1990: Haskell was developed as a functional computer programming language used to process complicated math calculations.
1991: Guido Van Rossum developed Python, which is a simplified computer language that is easy to read.
1991: Microsoft developed Visual Basic, which enabled programmers to select and change specific chunks of code with a drag-and-drop process.
1993: Ross Ihaka and Robert Gentleman developed R for statisticians who needed to perform data analysis.
1995: Sun Microsystems developed Java, originally intended to be used with hand-held devices.
1995: Rasmus Lerdorf developed PHP, mainly for Web development. PHP continues to be widely used in Web development today.
1995: Yukihiro Matsumoto developed Ruby as an all-purpose programming language, ideal for many programming jobs. Ruby is widely used in the development of Web applications.
2000: Microsoft developed C# as a combination of C++ and Visual Basic. C# is similar to Java in some ways.
2003: Martin Odersky created Scala as a programing language that combines aspects of functional programming.
2003: James Strachan and Bob McWhirter developed Groovy as an offshoot of Java.
2009: Google developed Go to solve issues that commonly occur with large software systems.
2014: Apple developed Swift to replace C, C++, and Objective-C.
Today: Computer programming languages in use today were built on the concepts designed in older languages. Many older languages are still in use today or are being used as a foundation for new languages. The newer computer programming languages often aim to simplify the work of programmers. The continual expansion of technology ensures that computer programming languages will remain an integral part of modern life for a long time to come.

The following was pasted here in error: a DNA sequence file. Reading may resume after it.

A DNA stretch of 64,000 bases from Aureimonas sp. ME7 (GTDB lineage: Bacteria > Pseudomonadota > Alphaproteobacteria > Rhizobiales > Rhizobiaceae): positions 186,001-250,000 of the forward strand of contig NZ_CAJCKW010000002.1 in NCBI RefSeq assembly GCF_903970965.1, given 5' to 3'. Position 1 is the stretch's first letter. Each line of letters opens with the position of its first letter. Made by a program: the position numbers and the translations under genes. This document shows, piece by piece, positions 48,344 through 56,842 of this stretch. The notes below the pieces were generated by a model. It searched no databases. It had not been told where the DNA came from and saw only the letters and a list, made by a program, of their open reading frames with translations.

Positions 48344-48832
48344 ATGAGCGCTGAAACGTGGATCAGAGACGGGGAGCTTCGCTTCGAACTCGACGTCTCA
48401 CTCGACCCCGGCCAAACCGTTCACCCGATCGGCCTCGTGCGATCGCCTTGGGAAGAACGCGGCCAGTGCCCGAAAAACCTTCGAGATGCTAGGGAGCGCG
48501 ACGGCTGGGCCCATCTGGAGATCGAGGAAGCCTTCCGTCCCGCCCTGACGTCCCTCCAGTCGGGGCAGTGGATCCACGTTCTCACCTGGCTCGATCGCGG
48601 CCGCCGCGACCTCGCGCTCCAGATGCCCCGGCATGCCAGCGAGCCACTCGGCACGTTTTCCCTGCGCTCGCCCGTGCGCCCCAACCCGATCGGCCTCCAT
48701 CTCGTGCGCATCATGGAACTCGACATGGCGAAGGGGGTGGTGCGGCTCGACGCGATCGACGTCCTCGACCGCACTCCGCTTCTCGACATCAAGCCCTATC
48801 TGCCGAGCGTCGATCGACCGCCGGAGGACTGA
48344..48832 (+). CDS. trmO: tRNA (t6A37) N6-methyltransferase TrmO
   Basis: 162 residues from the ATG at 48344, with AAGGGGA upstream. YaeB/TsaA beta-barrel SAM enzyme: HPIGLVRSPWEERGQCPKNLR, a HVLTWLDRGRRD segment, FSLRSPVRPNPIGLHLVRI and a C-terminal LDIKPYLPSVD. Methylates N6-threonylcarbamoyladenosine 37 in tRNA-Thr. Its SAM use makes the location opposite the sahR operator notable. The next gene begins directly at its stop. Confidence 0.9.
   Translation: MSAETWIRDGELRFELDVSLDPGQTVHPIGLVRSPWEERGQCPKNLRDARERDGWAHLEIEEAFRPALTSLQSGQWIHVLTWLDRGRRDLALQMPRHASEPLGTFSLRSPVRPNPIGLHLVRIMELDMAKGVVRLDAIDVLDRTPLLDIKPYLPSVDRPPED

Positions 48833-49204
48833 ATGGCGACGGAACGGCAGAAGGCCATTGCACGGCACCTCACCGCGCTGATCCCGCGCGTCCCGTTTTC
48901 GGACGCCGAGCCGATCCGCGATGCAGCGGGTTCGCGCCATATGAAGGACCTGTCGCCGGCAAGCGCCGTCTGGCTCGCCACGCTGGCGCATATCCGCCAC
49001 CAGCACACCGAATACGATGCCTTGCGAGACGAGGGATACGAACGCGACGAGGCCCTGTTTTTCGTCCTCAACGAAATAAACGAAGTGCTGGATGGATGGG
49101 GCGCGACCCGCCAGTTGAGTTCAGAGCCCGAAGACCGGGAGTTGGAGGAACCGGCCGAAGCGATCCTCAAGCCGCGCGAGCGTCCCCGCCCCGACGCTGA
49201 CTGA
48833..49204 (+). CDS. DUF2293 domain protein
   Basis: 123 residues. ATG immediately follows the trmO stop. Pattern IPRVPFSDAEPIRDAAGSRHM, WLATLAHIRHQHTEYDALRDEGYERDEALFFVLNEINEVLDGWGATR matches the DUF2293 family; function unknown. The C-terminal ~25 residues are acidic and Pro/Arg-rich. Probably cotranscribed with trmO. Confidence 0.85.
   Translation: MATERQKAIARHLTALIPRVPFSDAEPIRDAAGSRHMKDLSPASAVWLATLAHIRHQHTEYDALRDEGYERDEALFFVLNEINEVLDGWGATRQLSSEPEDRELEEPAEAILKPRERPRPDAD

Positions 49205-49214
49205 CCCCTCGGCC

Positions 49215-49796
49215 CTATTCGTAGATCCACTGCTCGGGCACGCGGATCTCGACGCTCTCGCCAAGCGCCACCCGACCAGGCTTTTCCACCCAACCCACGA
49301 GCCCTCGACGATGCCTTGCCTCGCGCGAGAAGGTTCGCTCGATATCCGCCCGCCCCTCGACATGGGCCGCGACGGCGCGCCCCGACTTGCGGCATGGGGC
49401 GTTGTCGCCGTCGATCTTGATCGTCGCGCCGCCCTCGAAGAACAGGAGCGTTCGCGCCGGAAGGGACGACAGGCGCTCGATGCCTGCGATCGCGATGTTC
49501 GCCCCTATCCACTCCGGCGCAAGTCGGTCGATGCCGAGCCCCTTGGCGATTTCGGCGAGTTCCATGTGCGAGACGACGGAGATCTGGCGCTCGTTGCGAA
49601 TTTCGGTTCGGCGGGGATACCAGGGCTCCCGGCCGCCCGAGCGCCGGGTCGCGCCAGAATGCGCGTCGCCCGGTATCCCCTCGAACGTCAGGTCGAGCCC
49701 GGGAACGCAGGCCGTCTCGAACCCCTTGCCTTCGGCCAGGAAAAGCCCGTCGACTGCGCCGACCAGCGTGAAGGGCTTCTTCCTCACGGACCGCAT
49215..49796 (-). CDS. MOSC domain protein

More Information on Programming Languages
- A History of Computer Programming Languages: Initially, programming languages consisted of a series of steps required to wire a computer program.
- The History of Programming Languages: Java and C are two of the most popular programming languages used today.
- Overview of Programming Languages: Programming languages have simplified computer processes significantly over the past several decades.
- A Snapshot of Programming Language History: The 1950s saw a number of significant developments in computer programming progress.
- Programming Languages Through the Years: Programming languages actually date back more than 150 years to the first language developed to make a machine perform tasks.
- History of Programming Languages: During the 1970s, programming languages began to get simpler and easier to use.
- Computer Programming History: FORTRAN was the first computer programming language that was widely used.
- A Brief History of Computer Programming Languages: Computer code is the foundation of computers, enabling them to do the tasks humans need them to do.
- Timeline of Computer History: Review a fascinating timeline of computer history with key events noted and explained.
- Ten Years of Evolution of Programming Languages: Programming languages continue to evolve as computers and applications change.